Soil Freezing and Soil Water Characteristic Curves1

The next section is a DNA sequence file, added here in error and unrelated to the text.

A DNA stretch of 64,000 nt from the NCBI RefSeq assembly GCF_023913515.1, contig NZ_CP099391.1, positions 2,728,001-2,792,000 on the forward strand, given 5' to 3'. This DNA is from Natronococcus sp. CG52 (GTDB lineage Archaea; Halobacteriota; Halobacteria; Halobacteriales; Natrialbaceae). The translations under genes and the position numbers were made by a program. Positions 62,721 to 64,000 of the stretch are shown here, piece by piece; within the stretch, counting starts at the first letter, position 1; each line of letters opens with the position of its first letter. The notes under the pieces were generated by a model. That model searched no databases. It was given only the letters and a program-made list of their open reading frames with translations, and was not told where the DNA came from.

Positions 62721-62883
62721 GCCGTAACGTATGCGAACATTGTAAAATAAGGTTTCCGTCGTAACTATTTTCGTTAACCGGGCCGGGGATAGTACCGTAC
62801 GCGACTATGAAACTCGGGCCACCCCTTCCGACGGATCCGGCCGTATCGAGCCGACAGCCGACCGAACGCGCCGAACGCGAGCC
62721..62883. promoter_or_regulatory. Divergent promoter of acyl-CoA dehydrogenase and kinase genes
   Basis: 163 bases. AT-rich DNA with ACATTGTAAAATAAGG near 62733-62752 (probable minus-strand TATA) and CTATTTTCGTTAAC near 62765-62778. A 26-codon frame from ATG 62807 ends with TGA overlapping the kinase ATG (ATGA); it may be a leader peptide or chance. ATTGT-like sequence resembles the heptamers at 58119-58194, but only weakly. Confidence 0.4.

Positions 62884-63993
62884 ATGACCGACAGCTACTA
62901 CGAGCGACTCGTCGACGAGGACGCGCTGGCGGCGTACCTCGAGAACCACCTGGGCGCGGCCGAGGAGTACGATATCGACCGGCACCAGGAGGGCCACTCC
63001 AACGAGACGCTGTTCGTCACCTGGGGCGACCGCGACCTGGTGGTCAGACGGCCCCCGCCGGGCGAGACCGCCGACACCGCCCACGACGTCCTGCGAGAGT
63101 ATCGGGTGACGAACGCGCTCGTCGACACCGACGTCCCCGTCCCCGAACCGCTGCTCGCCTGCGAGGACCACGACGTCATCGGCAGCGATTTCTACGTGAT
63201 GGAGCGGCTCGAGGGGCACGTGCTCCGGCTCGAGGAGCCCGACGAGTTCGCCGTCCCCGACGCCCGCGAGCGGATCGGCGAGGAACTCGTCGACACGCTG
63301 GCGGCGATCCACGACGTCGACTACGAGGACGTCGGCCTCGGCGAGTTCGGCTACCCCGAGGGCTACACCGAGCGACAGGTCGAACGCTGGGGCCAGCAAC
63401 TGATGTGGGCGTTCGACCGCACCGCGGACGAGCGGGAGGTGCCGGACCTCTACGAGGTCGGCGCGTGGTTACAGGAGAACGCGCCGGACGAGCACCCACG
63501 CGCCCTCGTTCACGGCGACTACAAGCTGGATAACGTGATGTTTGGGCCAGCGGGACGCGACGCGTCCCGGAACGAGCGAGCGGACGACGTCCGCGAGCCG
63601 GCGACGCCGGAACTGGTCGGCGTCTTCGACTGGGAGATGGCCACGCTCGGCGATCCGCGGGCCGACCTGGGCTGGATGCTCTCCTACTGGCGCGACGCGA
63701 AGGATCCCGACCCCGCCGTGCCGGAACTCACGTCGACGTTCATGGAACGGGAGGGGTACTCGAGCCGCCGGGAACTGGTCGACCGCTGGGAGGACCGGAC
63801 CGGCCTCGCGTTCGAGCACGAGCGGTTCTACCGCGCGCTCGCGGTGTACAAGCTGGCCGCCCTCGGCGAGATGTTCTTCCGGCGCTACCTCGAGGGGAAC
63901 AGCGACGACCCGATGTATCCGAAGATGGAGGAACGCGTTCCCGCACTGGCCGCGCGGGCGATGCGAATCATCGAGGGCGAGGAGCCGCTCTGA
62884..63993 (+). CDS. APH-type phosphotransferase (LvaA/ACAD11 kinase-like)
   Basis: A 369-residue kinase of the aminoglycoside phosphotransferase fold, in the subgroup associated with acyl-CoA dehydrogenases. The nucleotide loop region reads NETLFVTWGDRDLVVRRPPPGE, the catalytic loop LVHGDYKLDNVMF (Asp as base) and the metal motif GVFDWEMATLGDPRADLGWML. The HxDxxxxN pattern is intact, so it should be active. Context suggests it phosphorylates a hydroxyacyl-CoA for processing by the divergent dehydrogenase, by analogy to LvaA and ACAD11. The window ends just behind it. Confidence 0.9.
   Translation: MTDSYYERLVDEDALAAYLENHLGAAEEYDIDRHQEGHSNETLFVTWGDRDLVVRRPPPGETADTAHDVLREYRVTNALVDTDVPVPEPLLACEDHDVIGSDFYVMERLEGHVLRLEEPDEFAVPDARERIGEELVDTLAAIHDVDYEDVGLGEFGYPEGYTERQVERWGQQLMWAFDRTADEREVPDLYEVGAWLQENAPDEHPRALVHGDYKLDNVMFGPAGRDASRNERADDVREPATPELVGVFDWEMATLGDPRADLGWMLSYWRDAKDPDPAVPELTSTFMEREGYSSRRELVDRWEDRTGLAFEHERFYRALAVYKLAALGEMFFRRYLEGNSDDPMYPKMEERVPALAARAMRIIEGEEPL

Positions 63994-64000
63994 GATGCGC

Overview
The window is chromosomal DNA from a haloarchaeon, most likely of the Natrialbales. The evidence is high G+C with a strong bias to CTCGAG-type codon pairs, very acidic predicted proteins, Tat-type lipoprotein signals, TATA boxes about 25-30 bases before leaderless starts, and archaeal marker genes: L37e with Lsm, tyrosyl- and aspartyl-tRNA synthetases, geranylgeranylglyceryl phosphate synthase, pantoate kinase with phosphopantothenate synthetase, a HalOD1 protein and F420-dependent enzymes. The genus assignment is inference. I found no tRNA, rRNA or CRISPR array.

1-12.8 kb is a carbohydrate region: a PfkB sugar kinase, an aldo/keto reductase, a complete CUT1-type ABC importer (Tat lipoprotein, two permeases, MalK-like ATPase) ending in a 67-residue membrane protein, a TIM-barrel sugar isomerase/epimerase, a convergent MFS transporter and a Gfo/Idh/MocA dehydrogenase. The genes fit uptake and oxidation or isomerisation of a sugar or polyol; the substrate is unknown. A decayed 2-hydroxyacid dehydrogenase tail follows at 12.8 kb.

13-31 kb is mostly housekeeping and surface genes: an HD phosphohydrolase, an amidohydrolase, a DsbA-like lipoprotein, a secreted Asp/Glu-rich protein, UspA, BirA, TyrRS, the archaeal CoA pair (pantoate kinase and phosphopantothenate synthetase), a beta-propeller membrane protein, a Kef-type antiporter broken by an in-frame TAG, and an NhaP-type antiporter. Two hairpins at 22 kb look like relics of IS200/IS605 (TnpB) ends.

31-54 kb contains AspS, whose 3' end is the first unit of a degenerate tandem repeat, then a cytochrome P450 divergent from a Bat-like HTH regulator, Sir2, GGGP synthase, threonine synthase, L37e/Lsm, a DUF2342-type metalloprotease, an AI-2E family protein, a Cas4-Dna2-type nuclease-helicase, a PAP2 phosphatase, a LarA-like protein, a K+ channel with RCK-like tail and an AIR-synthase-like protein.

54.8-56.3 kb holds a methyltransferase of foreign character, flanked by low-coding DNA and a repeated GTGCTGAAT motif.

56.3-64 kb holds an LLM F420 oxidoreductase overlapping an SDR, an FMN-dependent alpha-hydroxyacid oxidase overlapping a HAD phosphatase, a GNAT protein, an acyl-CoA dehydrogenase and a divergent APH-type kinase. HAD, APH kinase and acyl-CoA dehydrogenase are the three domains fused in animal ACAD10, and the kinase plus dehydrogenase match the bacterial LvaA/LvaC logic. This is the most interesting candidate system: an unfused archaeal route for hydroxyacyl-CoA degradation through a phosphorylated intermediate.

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<ul><li><p>Soil Freezing and Soil Water Characteristic Curves1</p><p>R. W. R. KOOPMANS AND R. D. MlLLER2</p><p>ABSTRACTAn earlier paper suggested that the soil water characteristic</p><p>(SWC) of soil should have an analogue to be called the soilfreezing characteristic (SFC) that could be obtained by freezingsaturated soil in an apparatus functionally related to the pressureplate apparatus. The analogy for granular soil, free of colloids, ison a different basis (capillary effects) than for soil that is whollycolloidal (absorption effects). Different rules are needed to de-monstrate the analogies for the respective types. Apparatus wasdevised to permit SFC and SWC data to be obtained, in turn,with each material placed in the apparatus. Two silt fractions, asodium-montmorillonite paste, and a whole soil were used. Theresults confirm the expected analogies and indicate that in theseexperiments, the ratio of the specific surface energy of an air-water interface at 20C to that of an ice-water interface nearOCjWas as 72.7:33.1. The results demonstrate significant mobilityfor unfrozen water at temperatures as low as 0.15C even in cleansilt fractions. It is concluded that the inherent instability of someof the residual water in soils during drying does not significantlyaffect the SWC in the range O to 4 bars of matric suction.</p><p>THIS PAPER presents experimental data to support anhypothesis given in an earlier paper by one of the authors(11) and discusses implications of the results with respect topotential errors in the interpretation of soil water characteristicmeasurements.</p><p>The hypothesis was based on developments in the theory offrost heaving in soils (1, 5, 6, 8,10,12,15) and in effect statedthat qualitative parallels between the drying and wetting ofsoil, on the one hand, and freezing and thawing of soil, on theother, can be stated quantitatively if, but only if, the soil isknown to be one of two extreme types and if the conditionscorrespond in a prescribed manner. Most natural soils haveattributes of both of the extreme types, and the analogies canbe stated , quantitatively only to the extent that the soilapproaches one of the two extremes.</p><p>SS, SLS and SSLS SoilsOne of the two extreme types of soil to be considered is free</p><p>of colloidal material, for example, sand, silt, or coarse clayfractions, separately or in combination. These will bedesignated "SS soils" to imply direct solid-to-solid contactsbetween particles. Each particle is wedged among its neigh-bors and the pore geometry is fixed. A change in watercontent causes a displacement of the air-water interfacewithin the pore system, but no change in the bulk volume of</p><p>1 Contribution from the Department of Agronomy, Cornell</p><p>University, Ithaca, New York, as Agronomy Paper no. 692. Thiswork was supported in part by USA Cold Regions Research andEngineering Laboratory, Contract DA-11-190-ENG-23 and inEart by Regional Research Project NE^tS. Presented before Div.-1, Soil Science, Society of America, Nov. 18, 1964. ReceivedDec. 4, 1965. Approved Aug. 15, 1966.2</p><p> Ingenieur, Dienst der Zuiderzeewerken, Den Haag, Nether-lands, and Professor of Soil Physics, Cornell University, respec-tively.</p><p>the soil. The configuration of the air-water interface obeysthe surface tension equation and reflects the differencebetween the pressure in the air and the pressure in the water,the pore geometry, the surface tension, wetting angle, andprevious history of wetting and drying.</p><p>At the other extreme is soil in which the particles are alwaysseparated by liquid water, as in a suspension of sodium-saturated montmorillonite clay. These will be designated"SLS soils." A change in water content of SLS soil is accom-panied by corresponding changes in particle spacings and inthe bulk volume. Macroscopic cracks may open or close, butotherwise, the air phase does not penetrate the spaces betweenthe particles.</p><p>Since most soils combine both types of behavior in somedegree, they may be designated "SSLS soils." Given asufficient change in water content, SLS soil may become SSLSor even S S soil.</p><p>The Soil Water Characteristic (SWC)The affinity of soil for water depends upon water content in</p><p>a complicated way. A graphical representation of this iscalled the soil water characteristic (SWC) but usually includesonly some of the possible relationships. We will apply theterm to the drying curve of an initially saturated soil plus are wetting curve, if determined.</p><p>The affinity of soil for water will be expressed as thequantity (AP0 APro), sometimes called "matric suction",where AP0 is the gauge pressure of the soil atmosphere andAPro is the gauge pressure of an external body of water inequilibrium with the soil water but separated from it by aporous membrane that is pervious to water and its solutes butis impervious to soil particles and to the gaseous phase. Asmentioned in the earlier paper (11), the external water is in ametastable state whenever (AP0 APW) &gt; 0; it is super-saturated with dissolved air whether AP0 &gt; O or &amp;PW &lt; O,or both.</p><p>The Soil Freezing Characteristic (SFC)The concept of the soil freezing characteristic (SFC) is like</p><p>that of the SWC except that ice is substituted for air, air beingexcluded from the system. In graphical form, it shows therelationships between the unfrozen water content of the soiland the quantity (AP; APJ where AP&lt; is the gauge pressureof the ice. APro has the same meaning as before. Theexternal water is again metastable; this time it is supercooled.</p><p>The temperature of the soil-water-ice system may be usedinstead of the quantity (AP&lt; -AP) if either AP&lt; or AP isknown. If this is done, the effect of solutes on freezingtemperature must be taken into account.</p><p>In the absence of solutes, the equilibrium temperature andthe pressures in the respective phases are related by anequation given in standard textbooks (9):</p><p>AT1 = - (Ft-AP&lt; - [1]680</p></li><li><p>KOOPMANS AND MILLER! SOIL FREEZING AND SOIL WATER CURVES 681</p><p>where AT7 is the deviation from the ice point, T0, in degreesKelvin; V is the specific volume, and AH is the specific heatof transition. Subscripts i and w refer to ice and water phases,respectively. This equation is an approximate form that issatisfactory when AT" is small. If solutes are present, asecond term ( 1.86 S c,, where c, the molal concentrationof the jth species) must be added to the right hand side. Inour experiments, APW was always zero and AT was controlledat various values. AP,- was computed using [1] with the solutecorrection if appropriate.</p><p>SWC and SFC for SS SoilFor SS soil, the analogy between the SWC and the SFC is</p><p>based on the following assumptions :1) The surfaces of soil particles exposed to soil air retain an</p><p>adsorbed film of mobile water and a similar film exists at thesurfaces of particles in contact with ice as proposed by Taber(15). The films may not be of equal thickness or identicalproperties, but if the specific surface of the soil is not largeneither film makes a significant contribution to the (unfrozen)water content.</p><p>2) The pore geometry is stable.3) The contact angle between (unfrozen) water and a soil</p><p>particle is about the same whether the complementary phaseis air or ice.</p><p>4) The specific surface energy (surface tension) of theice-water interface is independent of crystallographic orienta-tion of the interface, or nearly so.</p><p>5) The pressure discontinuity, (APa APJ, at a curvedair -water interface is given by 2</p></li><li><p>682 SOIL SCI. SOC. AMEH. PROC., VOL. 30, 1966</p><p>c/1_03.Q</p><p>4.0</p><p>3.00)</p><p>2.04-8/i Experiment I 2-4c Experiment .1o4-8"ExperimentIIQ2-4c Experiment!!V4-8c ExperimentHI</p><p>O -0.10Temperature</p><p>-0.18C</p><p>Fig. 1Relationship al equal (unfrozen) water contents of freez-ing temperature in SFC measurements to air pressure in SWCmeasurements for SS soils. Half-shaded symbols are forrewetting and thawing stages.</p><p>with de-aired water filled a cylindrical chamber of brass or stain-less steel with an internal diameter of 1.2 cm and a length of 4or 10 cm. A tubular tensiometer cup with an outside diameter of0.45 cm was mounted at one end and extended almost to the other.As ice formed in the soil, the volume change forced water throughthe tensiometer cup into a calibrated capillary. The volume of iceformed was computed, and the volume of unfrozen water in thesoil was found by difference.</p><p>Freezing was initiated in a small chamber connected to thesoil chamber by a metal tube soldered into a threaded plug thatserved as the end of the chamber opposite the tensiometer mount-ing. To start an experiment, the assembly was immersed in abath and brought to a temperature slightly below OC. The as-sembly was raised until the nucleating chamber was above thesurface of the bath, but the soil chamber remained submerged.The nucleating chamber was touched with dry ice for a momentand the assembly was again submerged. The following day, thevolume of water in the capillary was recorded. The temperaturewas lowered slightly and the capillary was read again the nextday. This process continued until the temperature reached about 0.15C. The bath temperature was then raised slightly eachday, until all ice had melted.</p><p>When SFC measurements were complete, the soil chamberwas removed from the bath and brought to room temperature,20 1C. The nucleating chamber was disconnected and an airline attached in its place. A larger calibrated capillary and abubble trap were connected to the tensiometer, with the chamberoriented to give a vertical channel from the tip of the tensiometercup to the bubble trap. The volume of water released as air wasintroduced at controlled pressures was measured, the pressurebeing increased by steps to about 4 bars and then decreased bysteps to zero. The equilibration periods used are described underResults. The initial volume of water in the sample was found byadding the volume of water remaining in the soil at the end of theexperiment to the net volume of water that remained in thecapillary. Corrections for evaporation from the capillaries wereobtained from a set of dummy capillaries. A correction was foundfor the volume of ice formed in the nucleating chamber. Correc-tions for differential thermal expansion were found to be negligible.</p><p>Materials for all but one of the experiments were obtained froma laboratory stock sample of New Hampshire silt (approximately7, 85, and 8% sand, silt and clay, respectively). The whole soilwas used to simulate SSLS soil. SS soils were simulated by 2-4juand 4-8M silt fractions isolated by repeated sedimentation anddecantation following pretreatment with H2O2 and a dispersingagent (Calgori).</p><p>One experiment used a sodium-saturated Wyoming bentonite(KWK montmorillonite) to simulate SLS soil. After removingparticles coarser than 2/x by gravity sedimentation, the clay wasalternately mixed with 0.1M NaCl and concentrated by centri-</p><p>(fl</p></li><li><p>KOOPMANS AND MILLER: SOIL FREEZING AND SOIL WATER CURVES 683</p><p>AIR PRESSURE, bars2 3</p><p>I,40o ,</p><p>I 30</p><p>20OOQL</p><p>10</p><p>o freezing thawingV dryingT wetting</p><p>0.5TEMPERATURE,</p><p>1 U1 1.5 2C, &amp; ICE PRESSURE, bars</p><p>-0.2</p><p>Fig. 3Soil freezing characteristic (SFC) data for second freezesthaw cycle and soil water characteristic (SWC) data for SSsoil, 4-Sfi. fraction.</p><p>AIR PRESSURE, bars2 3 4</p><p>0.5 f Q1 1.5 2TEMPERATURE, C &amp; ICE- PRESSURE, bars</p><p>-0.2</p><p>Fig. 5SFC data for second freezing, and SWC data for drying(with prolonged equilibration periods at low water contents)for SS soil, 4-8ji fraction.</p><p>AIR PRESSURE, bars2 3</p><p>o freezing thawingV dryingT wetting</p><p>0.5 I'0'1" 1.5 2TEMPERATURE,C.&amp; ICE PRESSURE, bars</p><p>-0.2</p><p>Fig. 4SFC data for second freeze-thaw cycle and SWC datafor SS soil, 2-4/i fraction.</p><p>of the ratio, 2.2, is probably a good working value. Tempera-ture and pressure scales in Fig. 3, 4, 5, and 7 have beenconstructed using this value.</p><p>Equilibration times for SWC measurements with SLS soilranged from 2 to 5 days, and with SSLS soil from 1 to 3 days.Both of these soils contained relatively large proportions of(unfrozen) water at the lowest temperatures and the highestpressures used in these experiments.</p><p>For SLS soil, the analogue of Fig. 1 is given in Fig. 2. Theobserved slope, by least-squares fit, is 10.7 bars- per degree,very close to the expected value of 11.1. The line should passthrough the origin, but has an intercept at 0.014C. This isattributed to solutes formed by hydrolysis and decompositionof the homoionic clay. Solutes would tend to decrease theslope if they are concentrated in the unfrozen water as iceforms. The maximum effect would be obtained if the effect onfreezing temperature, with zero ice present, increased ininverse proportion to the fraction of the water that is convertedto ice. "Corrected" points were calculated on this basis,</p><p>n 1st freezingo 2nd f reezing 1st thawing 2nd thawingv dryinT wetting</p><p>1 2TEMPERATURE, C, &amp; PRESSURE, bars</p><p>Fig. 6SFC and SWC data for SLS soil, Na-montmorillonite.</p><p>AIR PRESSURE, bars2 3</p><p>o freezing thawingv dryingT wetting</p><p>-O 2</p><p>O 1 2TEMPERATURE,C, &amp; ICE PRESSURE, bars</p><p>Fig. 7SFC data for third freeze-thaw cycle and SWC data forSSLS soil, New Hampshire silt. Data have been plotted as ifthe soil were an SS soil.</p></li><li><p>684 SOIL SCI. SOC. AMEH. PROC., VOL. 30, 1966</p><p>yielding a line with slope 11.5, only slightly greater than theexpected slope. Thus the expected relationship for SFC andSWC data "has been demonstrated for SLS soil, and is verydifferent from the relationship for SS soil.</p><p>SFC and SWC data are plotted in Fig. 6 using the theo-retical relationship [7] between temperature and pressurescales but with the temperature scale displaced by 0.014C tocompensate for the initial solute content of the sample.</p><p>Data for SSLS soil have been plotted in Fig. 7 as if thiswere SS soil. The agreement between SFC and SWC data inthe ranges measured indicate that the water frozen, ordisplaced by air, in this soil was "capillary" as opposed to"adsorbed" water. Nothing can be said, however, about thestatus of the water that was neither frozen nor displaced.</p><p>DISCUSSIONThe results shown in Fig. 5 demonstrate that discrepancies</p><p>between SFC and SWC data in Fig. 3 and 4 are not a fault inthe hypothesis being tested, but represent an error in estima-ting the time required to reach equilibrium in fine silt fractionsthat are devoid of clay. Shorter equilibration periods wereevidently sufficient when some clay was present (Fig. 7).Equilibrium was evidently approached rapidly in SLS soilalthough longer times might have been desirable for some ofthe large steps used in the rewetting stages.</p><p>We conclude that the hypothesis being tested was correct,and the assumptions behind the hypothesis are presumablycorrect. If so, the results have other implications.</p><p>For many years, soil physicists have wondered if the SWCdetermination might be affected by spontaneous nucleationof air bubbles in relatively large pores that remain filled athigh values of suction because surrounding pores are too smallto permit entry of the air-water interface. It is well knownthat bubbles appear spontaneously inside tensiometers, whichcan be viewed as extreme examples of such pores. As a result,tens...</p></li></ul>